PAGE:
The Flip Side of the Muni Market Selloff

 

January 17, 2017 [Market volatility, inflation, rising rates]
John Burnham, CFA


A painful selloff in the muni bond market represents a partial correction from overvalued levels, paving the way for more attractively priced bonds. A laddered bond strategy can also go a long way to mitigate the pain.

Recent municipal bond market movements mark a transition from a period of significant overvaluation to fair or even undervaluation. This can be a painful process for muni market investors. The standard deviation of the generic 10-year AAA general obligation muni real yield1recently moved from more than -1.5 to around -1. So the overvaluation has lessened, but is still considerable, notwithstanding the sharp recent selloff. A less pricy muni market, of course, is cold comfort to muni investors.

One of the best methods for managing these transitions, though, is to reassess the diversification of one’s portfolio against long-term goals. Is the allocation to cash, stocks and bonds correct? If the bond portion of the portfolio has decreased and the stock portion has increased, then rather than selling muni bonds, the time to buy them may be approaching particularly if they continue to decrease in price. The purchases could be financed with the assets that have increased in value, namely U.S. equities, given not just their recent rally of late, but also their long runs since the financial crisis.

As it appears that we may be entering a period of increased market volatility given rising growth, inflation and interest rate expectations, maintaining appropriate portfolio diversification is important.

For muni and fixed income investors generally, it is in volatile markets that a laddered portfolio structure excels. Typically, laddered bond portfolios organically generate cash of approximately 1% to 1.5% of assets under management each month. For muni portfolio managers, this fresh cash can be used to meet shareholder redemptions or invest along the ladder at higher interest rates, providing increased tax-exempt income for clients of muni strategies.

For long-term investors, these periods of transition can provide great opportunities to increase tax- exempt cash flow and harvest tax losses that can be used to offset taxable gains generated in other portions of their portfolios. And for investors who want to reduce the duration risk of their tax-exempt portfolios, low duration municipal bond portfolios fit the bill. If they are also laddered in the zero to five-year range, then as benchmark interest rates rise income will increase at the most rapid pace among the portfolios by maturity. The opposite is true, however, if interest rates decrease.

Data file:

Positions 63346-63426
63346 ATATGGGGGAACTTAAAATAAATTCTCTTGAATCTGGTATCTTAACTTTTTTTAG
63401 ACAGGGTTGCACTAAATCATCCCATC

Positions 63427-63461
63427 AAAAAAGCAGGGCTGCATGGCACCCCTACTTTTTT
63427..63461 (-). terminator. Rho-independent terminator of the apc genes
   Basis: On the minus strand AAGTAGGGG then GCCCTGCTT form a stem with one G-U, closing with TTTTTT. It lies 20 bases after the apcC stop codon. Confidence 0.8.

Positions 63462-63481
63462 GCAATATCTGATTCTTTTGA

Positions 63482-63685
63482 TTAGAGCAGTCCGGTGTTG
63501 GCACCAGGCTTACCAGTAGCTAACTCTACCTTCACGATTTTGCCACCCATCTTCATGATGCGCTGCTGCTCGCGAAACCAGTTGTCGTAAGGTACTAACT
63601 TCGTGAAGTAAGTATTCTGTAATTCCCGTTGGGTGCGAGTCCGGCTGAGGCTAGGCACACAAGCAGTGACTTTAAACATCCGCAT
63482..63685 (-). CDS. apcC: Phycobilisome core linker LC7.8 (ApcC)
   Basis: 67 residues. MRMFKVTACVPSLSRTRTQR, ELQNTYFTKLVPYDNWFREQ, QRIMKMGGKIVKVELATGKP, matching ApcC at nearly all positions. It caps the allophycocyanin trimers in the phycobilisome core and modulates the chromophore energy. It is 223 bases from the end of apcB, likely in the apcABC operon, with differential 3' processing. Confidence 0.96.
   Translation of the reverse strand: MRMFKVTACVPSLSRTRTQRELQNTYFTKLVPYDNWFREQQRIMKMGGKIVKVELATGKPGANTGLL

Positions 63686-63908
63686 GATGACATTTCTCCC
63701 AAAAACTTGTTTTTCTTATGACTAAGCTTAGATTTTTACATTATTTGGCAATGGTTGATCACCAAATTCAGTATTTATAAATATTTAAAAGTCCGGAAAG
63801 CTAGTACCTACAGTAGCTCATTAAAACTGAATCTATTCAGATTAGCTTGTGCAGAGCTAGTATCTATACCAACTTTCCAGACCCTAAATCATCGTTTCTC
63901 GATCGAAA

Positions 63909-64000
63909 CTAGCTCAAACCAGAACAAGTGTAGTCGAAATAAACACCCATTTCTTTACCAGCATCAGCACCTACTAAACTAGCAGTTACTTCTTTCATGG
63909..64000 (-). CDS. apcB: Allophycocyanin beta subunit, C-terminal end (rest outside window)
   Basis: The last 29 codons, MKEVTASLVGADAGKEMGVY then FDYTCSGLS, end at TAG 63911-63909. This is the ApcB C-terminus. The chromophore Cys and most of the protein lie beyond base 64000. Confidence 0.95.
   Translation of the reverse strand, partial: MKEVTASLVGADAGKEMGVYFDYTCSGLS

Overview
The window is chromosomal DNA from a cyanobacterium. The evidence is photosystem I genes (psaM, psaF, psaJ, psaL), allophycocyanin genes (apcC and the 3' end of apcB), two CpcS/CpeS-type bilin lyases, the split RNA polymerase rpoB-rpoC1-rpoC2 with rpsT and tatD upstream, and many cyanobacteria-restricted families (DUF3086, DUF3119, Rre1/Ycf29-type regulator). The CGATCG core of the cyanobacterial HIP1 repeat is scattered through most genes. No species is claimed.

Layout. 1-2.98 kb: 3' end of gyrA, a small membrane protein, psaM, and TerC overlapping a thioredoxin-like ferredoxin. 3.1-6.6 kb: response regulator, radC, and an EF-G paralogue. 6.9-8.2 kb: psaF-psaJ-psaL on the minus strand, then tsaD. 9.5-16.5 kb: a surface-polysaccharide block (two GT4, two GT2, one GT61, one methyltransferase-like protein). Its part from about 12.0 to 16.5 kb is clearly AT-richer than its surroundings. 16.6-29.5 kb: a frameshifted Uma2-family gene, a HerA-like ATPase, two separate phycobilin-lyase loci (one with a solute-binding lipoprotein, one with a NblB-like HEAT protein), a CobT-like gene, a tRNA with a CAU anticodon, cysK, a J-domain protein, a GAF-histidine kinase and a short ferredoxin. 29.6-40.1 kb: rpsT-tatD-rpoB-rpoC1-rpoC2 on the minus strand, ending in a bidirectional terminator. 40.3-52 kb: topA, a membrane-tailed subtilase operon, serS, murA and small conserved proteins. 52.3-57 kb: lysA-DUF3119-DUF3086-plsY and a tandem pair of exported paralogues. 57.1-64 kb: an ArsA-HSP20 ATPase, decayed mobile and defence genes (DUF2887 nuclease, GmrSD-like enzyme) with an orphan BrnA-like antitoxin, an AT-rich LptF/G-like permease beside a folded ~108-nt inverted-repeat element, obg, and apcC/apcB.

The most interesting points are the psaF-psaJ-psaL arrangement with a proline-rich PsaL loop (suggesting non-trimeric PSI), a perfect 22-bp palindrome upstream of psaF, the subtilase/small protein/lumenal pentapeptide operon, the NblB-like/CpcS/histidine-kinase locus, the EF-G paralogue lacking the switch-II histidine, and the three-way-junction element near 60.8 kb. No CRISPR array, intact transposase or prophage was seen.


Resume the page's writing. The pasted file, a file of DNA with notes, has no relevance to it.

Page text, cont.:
Low duration portfolios will tend to recover any initial price decline faster than the low-, limited-, intermediate- and long-term portfolios.

1 Using the core personal consumption expenditure index and going back to 1994.
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The views expressed are subject to change and do not necessarily reflect the views of Thornburg Investment Management, Inc. This information should not be relied upon as a recommendation or investment advice and is not intended to predict the performance of any investment or market.

Investments carry risks, including possible loss of principal.

Investments carry risks, including possible loss of principal. Portfolios investing in bonds have the same interest rate, inflation, and credit risks that are associated with the underlying bonds. The value of bonds will fluctuate relative to changes in interest rates, decreasing when interest rates rise. Unlike bonds, bond funds have ongoing fees and expenses. Investments in the Funds are not FDIC insured, nor are they bank deposits or guaranteed by a bank or any other entity.

The laddering strategy does not assure or guarantee better performance than a non-laddered portfolio and cannot eliminate the risk of investment losses.

Diversification does not assure or guarantee better performance and cannot eliminate the risk of investment losses.

The information given should not be considered tax advice. Please consult your tax advisor for personal tax questions and concerns.

Income earned from municipal bonds is exempt from regular federal and in some cases, state and local income tax. Income may be subject to the alternative minimum tax (AMT).

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